Sosakonline Archive

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    It's hurricane season here, and two weeks ago we were almost hit with Hurricane Bill, the storm that ponded much of the east coast of North America.  Fortunately for us, it turned at the last moment and passes us by with only reasonably heavy winds and a large amount of rain, which caused some flooding in my garage, but nothing I wasn't expecting or prepared for.  Then, a week later we got the tail end of Hurricane Danny, which fortunately was again not a huge cause for alarm, despite being a bit worse than expected.

    In the day or so before the storm was set to hit the local stores were once again mobbed by folks looking for last minute items like propane and batteries, both of which were getting scarce, and the fact that Bill hit us about 24 hours earlier than expected didn't help much either.

    A few years ago we had our last serious hurricane, a category two storm called Juan, and most of my city was without power for a week- outlying areas were blacked out much longer.  Old trees that used to frame city streets and that had survived our last major hurricane about 50 years ago came down, tearing apart houses and snapping power lines, which was the big reason it took so long to get power restored- lines were down almost everywhere.

    Then, as now, I have always been prepared.  I'm not a hard core survivalist, I live "on the grid" and I don't stock canned peaches in my basement waiting for doomsday, but I do believe in being prepared.  That meant several propane bottles for the Coleman stove, a fully stocked first aid kit (and I do more than just band aids- I have in the past, out of necessity done my own stitches, an act I don't recommend anyone else try unless there are no other options as it's a wholly unpleasant experience!), food and water (although living in the city means that water is not likely to ever go out since I'm not dependent on a pump to bring water to me), gas for the Jeep, and of course the means to fix minor problems and open virtually any kind of packaging- and this is where the SAK comes in.

    While a good knife or tool isn't the answer to everything, it does allow me the ability to fix problems on the fly, without having to go looking for the "right" tool, which in winds exceeding 100km/h, is not that convenient!  Having it handy did allow me to trim some rubber stripping to try and minimize the leakage into my garage, open some packages and trim away some smaller branches that threatened to cause damage.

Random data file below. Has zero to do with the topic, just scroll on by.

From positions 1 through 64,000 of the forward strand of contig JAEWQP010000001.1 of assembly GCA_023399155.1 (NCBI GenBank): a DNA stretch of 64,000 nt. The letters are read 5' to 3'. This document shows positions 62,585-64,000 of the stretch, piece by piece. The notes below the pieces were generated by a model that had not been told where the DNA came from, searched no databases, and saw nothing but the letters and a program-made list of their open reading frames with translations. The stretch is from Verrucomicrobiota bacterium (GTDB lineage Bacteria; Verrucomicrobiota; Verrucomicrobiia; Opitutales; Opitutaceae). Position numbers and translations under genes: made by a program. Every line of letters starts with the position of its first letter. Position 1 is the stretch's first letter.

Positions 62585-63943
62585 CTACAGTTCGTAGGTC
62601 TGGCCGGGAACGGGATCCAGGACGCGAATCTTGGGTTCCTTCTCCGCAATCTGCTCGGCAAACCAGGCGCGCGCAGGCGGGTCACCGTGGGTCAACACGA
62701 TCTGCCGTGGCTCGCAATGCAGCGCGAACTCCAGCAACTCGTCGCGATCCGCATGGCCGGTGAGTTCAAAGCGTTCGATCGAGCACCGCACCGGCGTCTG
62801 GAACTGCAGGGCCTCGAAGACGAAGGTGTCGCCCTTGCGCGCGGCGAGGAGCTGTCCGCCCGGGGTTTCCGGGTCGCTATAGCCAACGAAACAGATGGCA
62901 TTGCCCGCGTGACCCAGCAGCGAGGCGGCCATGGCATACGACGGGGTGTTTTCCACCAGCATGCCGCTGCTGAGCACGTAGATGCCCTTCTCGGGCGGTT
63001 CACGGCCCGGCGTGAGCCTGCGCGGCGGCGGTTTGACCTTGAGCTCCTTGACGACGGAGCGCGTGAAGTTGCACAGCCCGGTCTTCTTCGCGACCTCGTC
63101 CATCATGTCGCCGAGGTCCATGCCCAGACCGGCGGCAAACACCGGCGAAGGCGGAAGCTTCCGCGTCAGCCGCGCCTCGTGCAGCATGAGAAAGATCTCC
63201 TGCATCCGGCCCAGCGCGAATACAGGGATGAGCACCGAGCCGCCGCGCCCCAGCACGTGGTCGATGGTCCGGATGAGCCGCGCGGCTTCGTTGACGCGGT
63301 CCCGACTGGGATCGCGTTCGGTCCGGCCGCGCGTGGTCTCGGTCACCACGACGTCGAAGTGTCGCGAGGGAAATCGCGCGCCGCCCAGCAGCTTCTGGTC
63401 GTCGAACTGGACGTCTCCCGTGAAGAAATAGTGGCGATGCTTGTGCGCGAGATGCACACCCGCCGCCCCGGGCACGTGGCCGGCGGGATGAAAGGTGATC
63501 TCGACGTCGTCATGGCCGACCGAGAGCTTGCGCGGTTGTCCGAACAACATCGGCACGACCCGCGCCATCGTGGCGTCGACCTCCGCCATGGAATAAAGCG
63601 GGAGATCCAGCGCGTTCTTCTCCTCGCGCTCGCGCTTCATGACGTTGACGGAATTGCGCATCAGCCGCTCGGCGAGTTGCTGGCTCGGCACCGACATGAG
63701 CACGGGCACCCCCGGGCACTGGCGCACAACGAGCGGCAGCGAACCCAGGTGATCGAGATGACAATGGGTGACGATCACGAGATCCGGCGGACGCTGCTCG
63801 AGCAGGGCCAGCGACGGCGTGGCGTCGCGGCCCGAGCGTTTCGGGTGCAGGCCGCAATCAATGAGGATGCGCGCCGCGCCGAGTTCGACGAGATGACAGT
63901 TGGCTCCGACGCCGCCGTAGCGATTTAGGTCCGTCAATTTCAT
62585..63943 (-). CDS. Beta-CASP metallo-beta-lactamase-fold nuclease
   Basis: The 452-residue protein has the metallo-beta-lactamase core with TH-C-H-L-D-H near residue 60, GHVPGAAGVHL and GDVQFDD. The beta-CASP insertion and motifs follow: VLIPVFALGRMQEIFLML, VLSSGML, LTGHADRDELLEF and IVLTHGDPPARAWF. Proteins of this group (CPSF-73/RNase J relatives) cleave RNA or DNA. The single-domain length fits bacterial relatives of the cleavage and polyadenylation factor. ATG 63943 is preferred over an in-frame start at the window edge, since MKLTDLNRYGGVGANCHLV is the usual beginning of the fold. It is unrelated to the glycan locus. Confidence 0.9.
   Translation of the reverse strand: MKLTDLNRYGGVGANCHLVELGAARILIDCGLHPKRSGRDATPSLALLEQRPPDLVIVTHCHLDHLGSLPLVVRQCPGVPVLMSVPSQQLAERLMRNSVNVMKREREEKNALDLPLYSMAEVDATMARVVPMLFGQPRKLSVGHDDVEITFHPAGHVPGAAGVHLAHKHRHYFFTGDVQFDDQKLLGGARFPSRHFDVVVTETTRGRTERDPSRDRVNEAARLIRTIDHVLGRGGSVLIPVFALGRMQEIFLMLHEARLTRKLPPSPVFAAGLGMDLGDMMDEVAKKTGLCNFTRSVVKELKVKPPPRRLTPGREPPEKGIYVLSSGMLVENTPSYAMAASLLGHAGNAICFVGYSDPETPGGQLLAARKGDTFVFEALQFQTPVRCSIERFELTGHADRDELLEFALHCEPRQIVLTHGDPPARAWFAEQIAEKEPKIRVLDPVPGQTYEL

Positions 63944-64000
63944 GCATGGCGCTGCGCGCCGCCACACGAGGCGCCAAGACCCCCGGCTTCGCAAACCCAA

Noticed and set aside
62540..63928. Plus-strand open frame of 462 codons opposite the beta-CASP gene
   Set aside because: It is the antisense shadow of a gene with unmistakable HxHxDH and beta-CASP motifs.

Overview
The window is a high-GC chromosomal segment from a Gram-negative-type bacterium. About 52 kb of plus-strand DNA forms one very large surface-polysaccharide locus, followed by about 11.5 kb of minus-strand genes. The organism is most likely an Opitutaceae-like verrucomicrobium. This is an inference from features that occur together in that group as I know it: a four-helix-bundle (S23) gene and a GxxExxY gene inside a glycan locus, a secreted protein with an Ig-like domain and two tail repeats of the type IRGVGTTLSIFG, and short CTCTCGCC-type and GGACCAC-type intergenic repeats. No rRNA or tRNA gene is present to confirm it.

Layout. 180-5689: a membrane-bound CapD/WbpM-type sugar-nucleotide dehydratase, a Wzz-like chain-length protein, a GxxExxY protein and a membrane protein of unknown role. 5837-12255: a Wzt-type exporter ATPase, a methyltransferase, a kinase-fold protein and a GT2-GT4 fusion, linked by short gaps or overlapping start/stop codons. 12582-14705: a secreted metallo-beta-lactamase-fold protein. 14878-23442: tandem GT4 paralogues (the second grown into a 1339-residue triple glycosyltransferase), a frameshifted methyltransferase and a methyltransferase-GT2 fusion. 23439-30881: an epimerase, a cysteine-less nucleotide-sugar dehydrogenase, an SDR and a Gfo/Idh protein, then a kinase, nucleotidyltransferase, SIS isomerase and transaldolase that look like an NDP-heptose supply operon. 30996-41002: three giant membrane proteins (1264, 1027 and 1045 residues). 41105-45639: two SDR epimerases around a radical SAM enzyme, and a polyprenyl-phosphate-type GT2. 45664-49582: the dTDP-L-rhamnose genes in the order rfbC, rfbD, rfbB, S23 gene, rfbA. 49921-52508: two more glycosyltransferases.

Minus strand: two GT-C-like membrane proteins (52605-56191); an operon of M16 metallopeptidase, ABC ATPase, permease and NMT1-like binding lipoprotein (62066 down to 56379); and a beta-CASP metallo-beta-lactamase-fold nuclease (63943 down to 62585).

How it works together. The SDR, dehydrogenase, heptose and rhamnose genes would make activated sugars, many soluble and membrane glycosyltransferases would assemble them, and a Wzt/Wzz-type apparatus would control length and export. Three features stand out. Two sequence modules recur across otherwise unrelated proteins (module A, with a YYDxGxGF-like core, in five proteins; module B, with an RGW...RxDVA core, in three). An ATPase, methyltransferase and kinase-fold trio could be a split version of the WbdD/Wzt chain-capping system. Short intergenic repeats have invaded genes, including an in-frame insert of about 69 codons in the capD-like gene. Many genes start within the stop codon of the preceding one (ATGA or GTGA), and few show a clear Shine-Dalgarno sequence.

Where it came in most handy was during the preparation process- little, non life threatening things though, like cutting rope into shorter lengths for simpler things like tying down my garbage cans so they wouldn't blow away.  It would have taken twice as much time or three times as much effort to either get or carry around all of the "right" tools to do all the things that needed to be done!

    The government says you should be prepared to survive for up to 72 hours- which I swear I could do standing on my head, although I have no interest in proving that!  72 hours sounds like a lot, but even those relatively unprepared should be able to last that amount of time unless they are in extremely hot or cold areas or are surrounded by dangerous animals- or unless their entire city is under water, but since I live on the coast and am about a hundred feet above sea level I think I'm pretty safe!  In mild temperatures the average human is not likely to die from dehydration in 72 hours, let alone starvation, so in reality, preperation as more about comfort than survival, and I intend to be as comfortable as possible in a worst case scenario!

    As I said, luckily the brunt of the storm missed us and I didn't need to make use of any of the stuff I'd prepared except for the SAK, but one thing they all did was allow me to relax a little bit knowing that the worst would be fairly easy to deal with!